When you listen to our African leaders, you are tempted to think that poverty is entirely a colonial legacy.
In fact, they sound as if colonialism was a curse whose shackles are too hard to break, therefore no one should blame them for not doing enough to develop ourselves.
Africa is the richest continent in terms of natural resources and yet the majority of its people languish in poverty.
But African leaders blame the West for everything including colonial machinations without looking at their poor management of the economies.
It is a fact that colonialism stole from Africa. Even today the Western nations are still exploiting African resources but with our leaders’ permission.
Every day billions of dollars from the extraction of oil and other precious minerals are exported to the West, while millions of people die of hunger and curable diseases in Africa.
In addition, the African elite expatriate savings, usually illegally into offshore accounts and assets-leaving little or nothing for entrepreneurial investment and development of the economy.
It is such a shameful scandal that the money that is supposed to remain in Africa for Africans is further expropriated out of the continent by none other than the same African leaders.
The Economic Commission for Africa estimates that nearly 40% of Africa’s private wealth is kept outside the continent.
The remaining small economic surplus goes towards consumption and pay for the running of state machinery such as military at the expense of serious development programmes.
This means that, in addition to the profits from the sale of minerals and oil by multinational companies to the West, the African elites will add another 40% of the continent’s income into the Western markets denying Africa an opportunity of a homegrown economy.
Similarly, skilled workers will follow this capital as it creates investment and job opportunities in the host Western markets leading brain drain.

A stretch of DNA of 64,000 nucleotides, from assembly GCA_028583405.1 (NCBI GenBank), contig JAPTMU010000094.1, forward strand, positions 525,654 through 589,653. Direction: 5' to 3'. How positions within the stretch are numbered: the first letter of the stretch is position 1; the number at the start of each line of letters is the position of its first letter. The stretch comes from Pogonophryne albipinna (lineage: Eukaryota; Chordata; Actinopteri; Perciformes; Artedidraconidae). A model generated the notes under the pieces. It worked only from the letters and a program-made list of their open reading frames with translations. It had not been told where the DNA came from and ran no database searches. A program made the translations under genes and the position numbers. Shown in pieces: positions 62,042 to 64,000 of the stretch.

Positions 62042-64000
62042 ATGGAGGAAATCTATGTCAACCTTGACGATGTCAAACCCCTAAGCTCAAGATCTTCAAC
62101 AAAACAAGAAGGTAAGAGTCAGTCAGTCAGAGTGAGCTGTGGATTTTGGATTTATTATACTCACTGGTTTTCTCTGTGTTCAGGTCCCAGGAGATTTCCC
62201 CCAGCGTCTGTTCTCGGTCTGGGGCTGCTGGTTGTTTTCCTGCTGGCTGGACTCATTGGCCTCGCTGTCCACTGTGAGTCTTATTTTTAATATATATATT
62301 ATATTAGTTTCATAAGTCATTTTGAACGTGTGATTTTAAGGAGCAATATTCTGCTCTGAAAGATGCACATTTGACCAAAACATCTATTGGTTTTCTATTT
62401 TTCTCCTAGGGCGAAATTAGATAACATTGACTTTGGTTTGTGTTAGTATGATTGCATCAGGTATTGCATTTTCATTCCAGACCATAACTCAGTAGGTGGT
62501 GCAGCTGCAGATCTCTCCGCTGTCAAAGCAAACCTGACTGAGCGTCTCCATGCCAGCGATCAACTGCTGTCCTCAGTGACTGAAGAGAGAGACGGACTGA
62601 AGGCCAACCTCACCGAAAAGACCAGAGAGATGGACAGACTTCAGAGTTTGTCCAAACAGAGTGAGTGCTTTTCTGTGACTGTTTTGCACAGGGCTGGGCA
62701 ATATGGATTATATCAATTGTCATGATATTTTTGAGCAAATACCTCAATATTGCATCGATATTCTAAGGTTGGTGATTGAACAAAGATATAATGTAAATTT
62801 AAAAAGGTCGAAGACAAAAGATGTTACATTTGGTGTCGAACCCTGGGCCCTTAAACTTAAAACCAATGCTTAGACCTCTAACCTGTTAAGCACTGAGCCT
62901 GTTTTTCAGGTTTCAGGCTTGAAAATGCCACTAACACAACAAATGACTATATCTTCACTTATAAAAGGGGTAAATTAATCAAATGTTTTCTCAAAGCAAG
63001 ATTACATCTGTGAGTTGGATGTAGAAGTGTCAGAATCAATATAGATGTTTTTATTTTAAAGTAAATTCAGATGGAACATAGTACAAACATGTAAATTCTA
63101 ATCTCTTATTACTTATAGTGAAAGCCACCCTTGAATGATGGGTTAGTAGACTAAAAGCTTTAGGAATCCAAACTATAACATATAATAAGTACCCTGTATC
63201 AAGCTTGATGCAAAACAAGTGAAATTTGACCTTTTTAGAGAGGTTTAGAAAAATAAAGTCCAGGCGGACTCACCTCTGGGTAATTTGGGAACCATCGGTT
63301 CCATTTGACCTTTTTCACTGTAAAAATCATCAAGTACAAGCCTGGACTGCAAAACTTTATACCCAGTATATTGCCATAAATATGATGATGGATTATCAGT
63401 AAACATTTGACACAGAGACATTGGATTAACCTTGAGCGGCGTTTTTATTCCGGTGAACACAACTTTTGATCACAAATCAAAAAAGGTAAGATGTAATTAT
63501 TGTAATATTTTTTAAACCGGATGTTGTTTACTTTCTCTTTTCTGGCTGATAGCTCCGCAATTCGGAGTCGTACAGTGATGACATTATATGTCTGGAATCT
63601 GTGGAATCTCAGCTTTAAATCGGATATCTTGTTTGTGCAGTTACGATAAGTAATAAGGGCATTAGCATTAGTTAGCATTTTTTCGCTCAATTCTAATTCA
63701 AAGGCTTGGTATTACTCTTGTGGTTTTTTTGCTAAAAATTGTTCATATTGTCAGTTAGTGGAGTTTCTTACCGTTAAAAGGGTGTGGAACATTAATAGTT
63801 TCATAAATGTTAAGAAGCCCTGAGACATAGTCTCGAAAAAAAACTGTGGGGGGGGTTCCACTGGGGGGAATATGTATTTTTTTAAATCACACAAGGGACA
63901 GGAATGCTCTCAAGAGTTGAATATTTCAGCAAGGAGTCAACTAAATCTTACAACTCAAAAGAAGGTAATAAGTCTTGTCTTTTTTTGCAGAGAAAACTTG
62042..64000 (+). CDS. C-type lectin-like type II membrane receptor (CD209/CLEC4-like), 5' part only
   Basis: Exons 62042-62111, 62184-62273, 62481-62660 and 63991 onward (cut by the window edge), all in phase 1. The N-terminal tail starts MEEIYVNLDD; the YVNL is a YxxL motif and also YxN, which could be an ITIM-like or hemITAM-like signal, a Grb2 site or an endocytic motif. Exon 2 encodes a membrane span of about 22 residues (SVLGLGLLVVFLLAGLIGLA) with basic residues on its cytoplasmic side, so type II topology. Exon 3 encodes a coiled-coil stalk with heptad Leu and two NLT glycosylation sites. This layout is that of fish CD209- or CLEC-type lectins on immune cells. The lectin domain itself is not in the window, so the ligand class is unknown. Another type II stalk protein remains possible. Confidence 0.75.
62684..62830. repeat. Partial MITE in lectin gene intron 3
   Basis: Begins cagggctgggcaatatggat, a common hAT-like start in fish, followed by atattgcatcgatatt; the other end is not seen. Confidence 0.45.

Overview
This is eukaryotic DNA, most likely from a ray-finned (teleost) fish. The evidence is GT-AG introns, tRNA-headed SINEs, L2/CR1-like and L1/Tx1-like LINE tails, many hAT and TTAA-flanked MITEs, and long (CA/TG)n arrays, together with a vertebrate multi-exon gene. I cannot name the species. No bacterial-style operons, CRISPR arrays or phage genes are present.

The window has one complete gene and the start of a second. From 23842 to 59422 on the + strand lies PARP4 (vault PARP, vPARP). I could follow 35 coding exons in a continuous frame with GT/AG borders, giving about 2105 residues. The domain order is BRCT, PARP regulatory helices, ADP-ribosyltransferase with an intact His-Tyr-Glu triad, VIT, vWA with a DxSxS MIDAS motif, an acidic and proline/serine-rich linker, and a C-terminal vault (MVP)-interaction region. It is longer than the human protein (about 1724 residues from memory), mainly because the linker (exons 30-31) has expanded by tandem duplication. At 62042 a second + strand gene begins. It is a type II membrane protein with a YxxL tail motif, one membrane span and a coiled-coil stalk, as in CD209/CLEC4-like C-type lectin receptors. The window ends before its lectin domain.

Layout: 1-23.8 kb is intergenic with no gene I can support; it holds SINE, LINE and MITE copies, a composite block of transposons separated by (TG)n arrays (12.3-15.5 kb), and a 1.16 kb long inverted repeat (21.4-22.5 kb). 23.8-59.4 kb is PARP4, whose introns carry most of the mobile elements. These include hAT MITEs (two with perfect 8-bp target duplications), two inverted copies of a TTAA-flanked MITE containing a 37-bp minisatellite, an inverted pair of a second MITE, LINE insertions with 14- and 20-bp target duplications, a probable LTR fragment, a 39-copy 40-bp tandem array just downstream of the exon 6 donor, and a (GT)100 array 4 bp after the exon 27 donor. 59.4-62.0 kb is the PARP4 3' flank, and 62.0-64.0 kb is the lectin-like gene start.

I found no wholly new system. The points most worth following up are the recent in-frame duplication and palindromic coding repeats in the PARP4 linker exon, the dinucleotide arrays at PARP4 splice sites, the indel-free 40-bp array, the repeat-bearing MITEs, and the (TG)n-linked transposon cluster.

Capital follows peace, stability and security, and skilled labour follows capital which explains the inability of African states to retain skilled manpower needed to develop the countries.
The result of the departure of 40% income and a skilled manpower is an economic disaster which normally prompts these African leaders to seek solutions in foreign aid from the IMF and the World Bank to resuscitate their economies.
Isn’t it logical to conclude that the same 40% African external savings, which has been invested in the West, is the same money that is lent to African governments for development programmes at high interest?
Can we blame the West for the heavy debts in Africa? A large part of Sub-Saharan African surplus leaves the continent as debt repayment. It is surely not the West that is mortgaging the future of the continent but its leaders.
History shows that homegrown economies are stronger than those built around external financial aid. Despite the mineral abundance, the South African economy is strong because it is homegrown with less than 10% of its private savings kept outside.
The 10% represents companies owned by multinationals. South Asia has 3% external savings while South East Asia only accounts for 6%.
Because the majority of their citizens’ money and local company profits are saved locally and service local economies, their regions are now among the strongest economies in the world which include China, India, Japan etc.
If more money is saved locally, it enables the local entrepreneur to invest these savings profitably thereby creating employment opportunities for both skilled and unskilled people willing to trade their labour for cash.
As this organic process takes shape, the faster the economy grows.
Over and above, the most important factor determining the level of development of any country is the degree to which it is able to control its own political, economic and social space and therefore its policies.
It is also determined by the ability of a country to protect its entrepreneurs and local investments.
Tapiwa Gomo is a development communication expert based in Pretoria, South Africa